Of the 1,939 clients data referenced in the report:

6% of applicants were of uncertain residency status 65% of applicants to the Crusaid Hardship Fund were UK Nationals or had been granted refugee (or equivalent) status 29% of applicants to the Crusaid Hardship Fund were at the time of application at some stage of the asylum or immigration process

2% of applicants to the Crusaid Hardship Fund lived in or near Aberdeen 3% of applicants to the Crusaid Hardship Fund lived in or near Dundee 17% of applicants to the Crusaid Hardship Fund lived in or near Edinburgh 60% of applicants to the Crusaid Hardship Fund lived in or near Glasgow 18% of applicants to the Crusaid Hardship Fund were spread across a variety or rural areas ranging from the Border Counties to the Western Isles



More than 40 million people around the world are infected with the HIV virus. Scotland has longstanding links with certain parts of the world, especially countries in sub-Saharan Africa, which have been adversely affected by the spread of HIV. Data from the Crusaid Hardship Fund in Scotland shows that 34% of applicants to the Fund come from Africa, the largest single group requiring assistance at the highest level. Within this group, 515 people were asylum seekers. As asylum seekers are denied the right to work (they can request permission to do so after 12 months in the country) it is not surprising that they have higher levels of need than others. Previous Waverley Care research2 has shown that asylum seekers frequently report that financial support provided through the National Asylum Support Services (NASS) is not enough to live on and where NASS support has been withdrawn they depend on friends, churches and charities to support them; as a result some face extreme poverty.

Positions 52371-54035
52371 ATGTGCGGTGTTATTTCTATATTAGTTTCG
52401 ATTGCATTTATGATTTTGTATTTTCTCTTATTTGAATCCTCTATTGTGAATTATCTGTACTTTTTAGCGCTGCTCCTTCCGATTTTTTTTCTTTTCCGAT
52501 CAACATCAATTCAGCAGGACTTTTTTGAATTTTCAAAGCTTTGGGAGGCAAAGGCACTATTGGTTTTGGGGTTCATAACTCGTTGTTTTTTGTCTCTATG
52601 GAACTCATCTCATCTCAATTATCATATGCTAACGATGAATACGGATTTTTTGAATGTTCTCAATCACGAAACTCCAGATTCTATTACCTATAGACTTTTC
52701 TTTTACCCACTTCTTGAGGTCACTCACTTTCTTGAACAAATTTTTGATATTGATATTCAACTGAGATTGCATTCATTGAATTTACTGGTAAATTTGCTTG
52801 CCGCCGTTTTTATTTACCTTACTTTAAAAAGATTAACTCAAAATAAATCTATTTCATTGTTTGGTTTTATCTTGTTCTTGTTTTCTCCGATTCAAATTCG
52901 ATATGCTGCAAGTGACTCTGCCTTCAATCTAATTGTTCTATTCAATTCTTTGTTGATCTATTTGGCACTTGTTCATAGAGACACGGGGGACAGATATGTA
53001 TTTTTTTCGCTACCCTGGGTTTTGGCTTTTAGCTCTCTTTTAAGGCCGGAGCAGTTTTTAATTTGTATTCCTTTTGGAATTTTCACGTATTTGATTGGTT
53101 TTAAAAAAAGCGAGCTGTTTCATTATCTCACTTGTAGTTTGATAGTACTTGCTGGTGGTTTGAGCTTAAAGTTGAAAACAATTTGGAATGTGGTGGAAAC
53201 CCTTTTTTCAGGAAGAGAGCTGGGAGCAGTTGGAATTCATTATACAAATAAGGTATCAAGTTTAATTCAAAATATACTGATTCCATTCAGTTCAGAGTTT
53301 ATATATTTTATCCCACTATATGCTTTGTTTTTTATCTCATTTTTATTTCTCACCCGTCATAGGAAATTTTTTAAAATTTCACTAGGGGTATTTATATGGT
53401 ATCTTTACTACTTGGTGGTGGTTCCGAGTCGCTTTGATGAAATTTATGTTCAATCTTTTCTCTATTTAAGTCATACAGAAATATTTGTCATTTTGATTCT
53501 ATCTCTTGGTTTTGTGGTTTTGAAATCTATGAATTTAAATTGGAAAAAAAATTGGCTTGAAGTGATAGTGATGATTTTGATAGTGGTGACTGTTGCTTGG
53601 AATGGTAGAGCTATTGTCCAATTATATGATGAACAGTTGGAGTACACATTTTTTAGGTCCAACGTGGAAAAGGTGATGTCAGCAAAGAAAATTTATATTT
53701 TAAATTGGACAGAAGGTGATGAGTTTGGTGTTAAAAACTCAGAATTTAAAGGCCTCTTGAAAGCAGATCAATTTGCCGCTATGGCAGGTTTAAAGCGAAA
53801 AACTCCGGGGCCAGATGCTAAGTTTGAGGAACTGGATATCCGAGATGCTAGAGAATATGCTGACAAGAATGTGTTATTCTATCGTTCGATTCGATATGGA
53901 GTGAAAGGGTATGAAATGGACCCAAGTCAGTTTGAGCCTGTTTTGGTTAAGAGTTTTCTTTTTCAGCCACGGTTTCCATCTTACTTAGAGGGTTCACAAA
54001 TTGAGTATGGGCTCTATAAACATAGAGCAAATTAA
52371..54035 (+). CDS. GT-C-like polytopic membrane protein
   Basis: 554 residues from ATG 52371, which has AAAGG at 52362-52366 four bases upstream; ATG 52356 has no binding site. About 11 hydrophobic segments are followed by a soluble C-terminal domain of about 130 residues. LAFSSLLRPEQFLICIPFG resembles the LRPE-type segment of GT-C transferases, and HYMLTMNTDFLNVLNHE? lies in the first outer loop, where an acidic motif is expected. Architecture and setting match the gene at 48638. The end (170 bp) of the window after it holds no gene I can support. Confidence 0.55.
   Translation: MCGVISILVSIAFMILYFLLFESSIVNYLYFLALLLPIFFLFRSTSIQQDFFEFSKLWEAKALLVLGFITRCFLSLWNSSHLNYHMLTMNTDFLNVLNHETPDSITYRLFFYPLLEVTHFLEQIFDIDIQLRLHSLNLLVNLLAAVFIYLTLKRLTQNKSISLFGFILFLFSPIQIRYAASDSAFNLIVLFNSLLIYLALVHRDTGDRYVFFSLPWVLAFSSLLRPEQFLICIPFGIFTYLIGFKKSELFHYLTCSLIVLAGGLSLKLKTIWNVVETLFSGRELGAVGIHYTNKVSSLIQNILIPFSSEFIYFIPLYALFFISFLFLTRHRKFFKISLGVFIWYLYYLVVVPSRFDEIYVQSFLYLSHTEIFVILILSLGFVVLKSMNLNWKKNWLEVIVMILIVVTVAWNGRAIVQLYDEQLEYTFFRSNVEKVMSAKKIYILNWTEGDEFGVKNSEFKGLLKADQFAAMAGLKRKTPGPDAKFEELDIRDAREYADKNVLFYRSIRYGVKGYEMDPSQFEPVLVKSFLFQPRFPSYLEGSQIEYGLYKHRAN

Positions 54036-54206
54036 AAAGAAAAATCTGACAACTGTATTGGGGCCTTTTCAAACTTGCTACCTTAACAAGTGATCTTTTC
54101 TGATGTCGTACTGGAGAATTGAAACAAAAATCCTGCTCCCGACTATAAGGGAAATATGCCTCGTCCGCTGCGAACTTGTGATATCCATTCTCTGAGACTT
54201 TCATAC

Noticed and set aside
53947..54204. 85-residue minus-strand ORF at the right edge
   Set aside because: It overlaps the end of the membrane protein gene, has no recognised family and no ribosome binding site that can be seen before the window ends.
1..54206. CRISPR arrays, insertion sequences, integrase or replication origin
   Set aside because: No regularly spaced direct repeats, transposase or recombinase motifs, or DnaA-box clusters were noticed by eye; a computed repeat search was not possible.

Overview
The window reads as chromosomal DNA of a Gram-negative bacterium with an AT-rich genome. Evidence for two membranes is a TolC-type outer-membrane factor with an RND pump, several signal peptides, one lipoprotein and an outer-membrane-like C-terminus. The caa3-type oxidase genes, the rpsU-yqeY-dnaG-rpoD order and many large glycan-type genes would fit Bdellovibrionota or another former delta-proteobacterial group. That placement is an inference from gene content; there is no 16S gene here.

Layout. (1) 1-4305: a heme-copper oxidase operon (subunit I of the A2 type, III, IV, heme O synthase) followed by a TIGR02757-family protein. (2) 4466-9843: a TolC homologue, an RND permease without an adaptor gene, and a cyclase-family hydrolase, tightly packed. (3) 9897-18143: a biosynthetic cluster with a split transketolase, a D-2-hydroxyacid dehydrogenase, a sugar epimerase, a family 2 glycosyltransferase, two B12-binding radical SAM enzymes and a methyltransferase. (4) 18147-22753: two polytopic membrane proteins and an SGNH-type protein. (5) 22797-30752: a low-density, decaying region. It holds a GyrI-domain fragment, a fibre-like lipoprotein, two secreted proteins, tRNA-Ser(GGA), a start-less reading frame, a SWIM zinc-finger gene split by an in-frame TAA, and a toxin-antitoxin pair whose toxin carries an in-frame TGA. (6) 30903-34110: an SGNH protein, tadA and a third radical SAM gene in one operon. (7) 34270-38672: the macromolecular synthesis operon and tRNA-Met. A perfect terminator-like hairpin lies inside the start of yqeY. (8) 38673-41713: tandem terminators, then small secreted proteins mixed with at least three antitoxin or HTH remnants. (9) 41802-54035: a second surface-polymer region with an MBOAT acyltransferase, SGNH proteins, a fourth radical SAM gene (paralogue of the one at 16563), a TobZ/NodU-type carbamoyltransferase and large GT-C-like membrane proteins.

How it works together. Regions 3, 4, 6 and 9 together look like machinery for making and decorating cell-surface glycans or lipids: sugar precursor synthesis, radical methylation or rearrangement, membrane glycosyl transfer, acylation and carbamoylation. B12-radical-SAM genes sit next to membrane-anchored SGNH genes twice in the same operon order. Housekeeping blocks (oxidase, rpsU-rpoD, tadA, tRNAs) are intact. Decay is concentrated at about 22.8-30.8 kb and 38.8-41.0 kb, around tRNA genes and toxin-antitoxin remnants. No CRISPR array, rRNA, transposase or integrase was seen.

The same research has shown that people’s experience of the immigration system is extremely negative, including not obtaining access to lawyers and problems communicating with the Home Office. Some asylum seekers were fearful that they could be subjected to the very behaviours that had originally caused them to flee their home countries. These levels of distress allied to the financial poverty they experience often leads to mental health difficulties. Whatever their immigration status, nearly all migrants report that they encounter difficulties with the immigration system. People feel they cannot plan for a future, cannot work legally, run into financial difficulties and are often separated from families and loved ones for many years. Claims that people come to Scotland for free HIV treatment are ill founded. Research conducted by Waverley Care,2 similar to research conducted in England and Wales by George House Trust and Terrence Higgins Trust,3 shows that most migrants test late for HIV, often receiving an AIDS diagnosis at the same time, and several months after their arrival in the UK.




“Anne”, aged 23, arrived in Midlothian from Tanzania on a one-year work visa. She found work in a hospital, but became ill shortly afterwards. After visiting her local genito-urinary medicine (GUM) clinic, Anne was diagnosed with HIV, and was unable to work for a while.

“Makosi”, aged 42, lives with her three children, two of whom are under the age of 6. Originally from Zimbabwe, Makosi fled to the UK when her brother was murdered for his political beliefs.